A Military Love Affair
By Nordin Yusof
Asean Academic Press
562 pages, Illustrated, 5 ¾" x 8 ¾"
This book tells the story of a Malay boy from Johor who joins the army on the rebound. Originally, he wants to be a medical doctor but fate had other plans for him. During his 34-year military career, he starts life as a soldier before becoming an officer and later, for short spell becomes a diplomat as a military advisor in Indonesia. He spins the story of his military training at the Federation Military College (FMC) in Port Dickson.
Since he joins the FMC in 1960, there is no turning back despite his early desire to quit the army run by martinet British officers and senior NCOs. The FMC is established in 1952 by Gen. Gerald Templer with his vision of training future leaders during the height of the Malayan Emergency (1948-1960) - a dark period of terrorism posed by the communist insurgents in the Malay Peninsula. In the FMC Cadet Wing, he becomes a member of the class of 1960-1961, known as the Intake 4 comprising 47 multi-racial cadets (including four Singaporeans).
During the 2-year training period, Intake 4 spends one year in Port Dickson and another year in Sungai Besi, close to Kuala Lumpur the capital city of Malaysia. By this token, Intake 4 is the last batch of cadets trained at Port Dickson and the first group that is commissioned in the brand new College at Sungai Besi. During the transition period of the Malayan independence gained in 1957, he describes the modernization of the fledging Malayan Armed Forces as well as the implementation of the Malayanization program.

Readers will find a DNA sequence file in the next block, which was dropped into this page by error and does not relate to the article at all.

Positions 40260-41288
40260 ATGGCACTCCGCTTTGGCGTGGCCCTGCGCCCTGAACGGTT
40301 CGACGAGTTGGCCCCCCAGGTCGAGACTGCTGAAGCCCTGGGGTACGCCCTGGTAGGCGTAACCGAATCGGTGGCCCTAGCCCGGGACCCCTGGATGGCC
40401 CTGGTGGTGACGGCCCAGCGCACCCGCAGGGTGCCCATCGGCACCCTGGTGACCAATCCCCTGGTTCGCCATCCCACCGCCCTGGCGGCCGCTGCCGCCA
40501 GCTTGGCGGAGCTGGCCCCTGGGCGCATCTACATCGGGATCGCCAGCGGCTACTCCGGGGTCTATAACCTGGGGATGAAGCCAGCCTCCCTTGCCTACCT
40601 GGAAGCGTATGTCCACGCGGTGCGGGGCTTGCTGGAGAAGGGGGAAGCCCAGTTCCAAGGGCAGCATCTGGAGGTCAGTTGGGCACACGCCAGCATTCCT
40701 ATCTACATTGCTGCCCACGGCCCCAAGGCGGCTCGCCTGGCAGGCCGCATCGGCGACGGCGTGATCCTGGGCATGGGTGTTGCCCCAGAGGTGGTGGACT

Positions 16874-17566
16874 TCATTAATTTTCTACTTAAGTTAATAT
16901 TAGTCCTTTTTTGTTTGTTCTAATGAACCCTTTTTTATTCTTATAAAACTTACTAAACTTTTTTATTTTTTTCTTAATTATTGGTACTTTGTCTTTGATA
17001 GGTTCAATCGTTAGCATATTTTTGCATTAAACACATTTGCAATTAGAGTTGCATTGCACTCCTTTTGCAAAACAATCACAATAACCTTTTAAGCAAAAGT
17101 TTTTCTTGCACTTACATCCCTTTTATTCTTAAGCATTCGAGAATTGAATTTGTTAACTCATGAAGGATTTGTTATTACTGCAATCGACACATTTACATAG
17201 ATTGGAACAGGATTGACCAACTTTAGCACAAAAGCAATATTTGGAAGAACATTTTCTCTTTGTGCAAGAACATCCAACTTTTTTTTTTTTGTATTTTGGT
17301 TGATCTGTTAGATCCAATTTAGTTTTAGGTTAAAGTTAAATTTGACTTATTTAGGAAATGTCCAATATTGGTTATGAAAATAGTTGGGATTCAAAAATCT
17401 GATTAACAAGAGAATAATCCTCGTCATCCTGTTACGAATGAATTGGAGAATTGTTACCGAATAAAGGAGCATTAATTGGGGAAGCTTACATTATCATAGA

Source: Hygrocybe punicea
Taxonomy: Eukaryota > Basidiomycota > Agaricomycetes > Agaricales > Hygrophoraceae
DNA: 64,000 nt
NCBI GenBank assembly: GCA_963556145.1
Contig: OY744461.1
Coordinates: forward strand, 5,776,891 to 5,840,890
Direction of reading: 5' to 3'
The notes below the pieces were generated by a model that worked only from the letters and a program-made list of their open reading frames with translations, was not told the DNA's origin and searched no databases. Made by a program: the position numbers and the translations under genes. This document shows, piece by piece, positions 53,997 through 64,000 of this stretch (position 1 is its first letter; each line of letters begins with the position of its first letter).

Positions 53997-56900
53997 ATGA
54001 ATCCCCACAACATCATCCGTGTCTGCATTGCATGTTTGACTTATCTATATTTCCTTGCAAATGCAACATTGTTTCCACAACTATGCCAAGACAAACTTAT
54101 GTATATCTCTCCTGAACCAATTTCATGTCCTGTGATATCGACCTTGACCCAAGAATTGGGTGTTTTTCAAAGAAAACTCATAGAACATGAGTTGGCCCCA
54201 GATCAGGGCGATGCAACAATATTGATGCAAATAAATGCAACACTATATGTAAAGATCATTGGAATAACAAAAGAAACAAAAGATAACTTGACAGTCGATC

This program entails the handing and taking over between the British officers and their Malayan counterparts of all appointments in the civil administration, military and police forces in the newly-independent Federation of Malaya. "You are married to the army first and your wife, second." This was the British dictum to follow for those who want to be a truly professional military officer. The initial cultural shock that he goes through the militarization of his civilian life finally turns out to be a passionate love affair with his career.
Written from a historical perspective, there is a wealth of information that can be found in his personal account serving the young nation through the end of the First Emergency (1948-1960), the Second Emergency (1968-1990), the Sabah claim by the Philippines (1968) and the May 13, 1969 racial clash, among others.
Military History; Autobiography
Return to Coronet Books main page